I know not everyone holds to the same beliefs that I do, but I feel I would be remiss not to share about the past few days. I hope you will accept it in the way it is intended, sharing about something that is very significant to me. In turn, I would be happy to hear about traditions and beliefs that are important to you.

The season of Lent, and especially Holy Week, is incredibly meaningful to me. This season keeps me grounded in my faith. I attend church and read the Bible throughout the year, but there is something so powerful in the telling and retelling of Jesus’ suffering, death and resurrection.

And being found in appearance as a man, he humbled himself by becoming obedient to death— even death on a cross!
~Philippians 2:8

He who had no sin loved us enough to live the perfect life we are incapable of, and to accept the punishment for sins He did not commit. For our sake. How very humbling.

It can be so easy to lose sight of this amazing gift, get caught up in our own concerns, and go on about our business. It isn’t as though I forget what He has done during the remainder of the year, but it is during Lent that the gravity of it always comes to the forefront of my mind. He died so I can live.

Singing in the church choir allows even more opportunity to focus on this amazing act of love, because we practice our Lent and Holy Week songs well in advance. We sing on Maundy Thursday, commemorating Jesus’ last supper before being arrested, when Jesus introduced communion to His disciples.

While they were eating, Jesus took bread, and when he had given thanks, he broke it and gave it to his disciples, saying, “Take and eat; this is my body.”

Then he took a cup, and when he had given thanks, he gave it to them, saying, “Drink from it, all of you. This is my blood of the covenant, which is poured out for many for the forgiveness of sins.”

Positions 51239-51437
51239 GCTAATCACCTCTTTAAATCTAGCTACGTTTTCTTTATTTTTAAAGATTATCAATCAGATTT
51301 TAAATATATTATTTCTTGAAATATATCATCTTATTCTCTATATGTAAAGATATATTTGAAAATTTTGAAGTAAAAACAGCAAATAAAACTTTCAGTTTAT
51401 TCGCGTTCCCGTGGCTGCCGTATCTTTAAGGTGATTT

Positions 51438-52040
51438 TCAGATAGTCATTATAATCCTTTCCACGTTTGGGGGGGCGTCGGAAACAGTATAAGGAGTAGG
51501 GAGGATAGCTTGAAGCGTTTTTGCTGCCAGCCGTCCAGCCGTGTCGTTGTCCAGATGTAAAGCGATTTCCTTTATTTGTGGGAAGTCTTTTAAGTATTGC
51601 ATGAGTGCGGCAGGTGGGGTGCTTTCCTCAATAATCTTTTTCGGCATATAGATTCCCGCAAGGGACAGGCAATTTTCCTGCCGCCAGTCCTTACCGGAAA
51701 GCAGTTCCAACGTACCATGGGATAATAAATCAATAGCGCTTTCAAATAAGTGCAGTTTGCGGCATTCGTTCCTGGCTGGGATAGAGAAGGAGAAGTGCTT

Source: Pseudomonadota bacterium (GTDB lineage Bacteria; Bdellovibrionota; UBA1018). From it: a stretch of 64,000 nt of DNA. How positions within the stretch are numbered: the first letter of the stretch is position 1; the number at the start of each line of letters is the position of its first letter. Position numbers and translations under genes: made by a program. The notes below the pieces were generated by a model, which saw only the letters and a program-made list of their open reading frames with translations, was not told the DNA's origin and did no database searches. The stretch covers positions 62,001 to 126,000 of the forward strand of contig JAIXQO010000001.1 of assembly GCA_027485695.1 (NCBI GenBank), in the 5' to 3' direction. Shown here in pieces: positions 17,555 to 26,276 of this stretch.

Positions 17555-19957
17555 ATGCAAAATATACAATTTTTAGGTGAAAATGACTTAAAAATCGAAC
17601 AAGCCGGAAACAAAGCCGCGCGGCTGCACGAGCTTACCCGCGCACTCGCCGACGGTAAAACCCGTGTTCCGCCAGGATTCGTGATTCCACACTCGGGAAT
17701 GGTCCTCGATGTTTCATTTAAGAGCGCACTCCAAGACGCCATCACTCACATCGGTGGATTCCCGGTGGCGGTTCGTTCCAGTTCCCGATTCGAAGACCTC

~Matthew 26:26-28

We also sing on Good Friday, a service remembering Jesus’ death on the cross. This is a somber service, as you might imagine, but if we don’t remember His suffering and death, we miss the magnitude of God’s love for us. This service is one of the most significant events of the year for me. I am so humbled and so grateful that my Lord died for me.

On Easter Sunday, we remember that Jesus conquered death and sin. He rose from the dead.

As they entered the tomb, they saw a young man dressed in a white robe sitting on the right side, and they were alarmed.

“Don’t be alarmed,” he said. “You are looking for Jesus the Nazarene, who was crucified. He has risen! He is not here. See the place where they laid him. But go, tell his disciples and Peter, ‘He is going ahead of you into Galilee. There you will see him, just as he told you.’”
~Mark 16:5-7

The tone on Sunday is always celebratory. Jesus is alive, and he has taken our sins away. We are no longer separated from God.

I have fun with other aspects of Easter, too. We dye eggs.

My kids get an Easter basket of goodies.

If we are in town, we enjoy the big Easter breakfast at church, put on by the men of the church. Yes, my hubby gets to be involved with the breakfast. Sometimes we go out of town to gather with extended family. Either way, it’s a fun and festive occasion. This year, I got to see my parents over the holiday weekend, as well as participate in our church services. The beautiful weather we had on Sunday was the icing on the cake. What a wonderful holiday!

Do you celebrate Easter? What is a very significant day or event for you?


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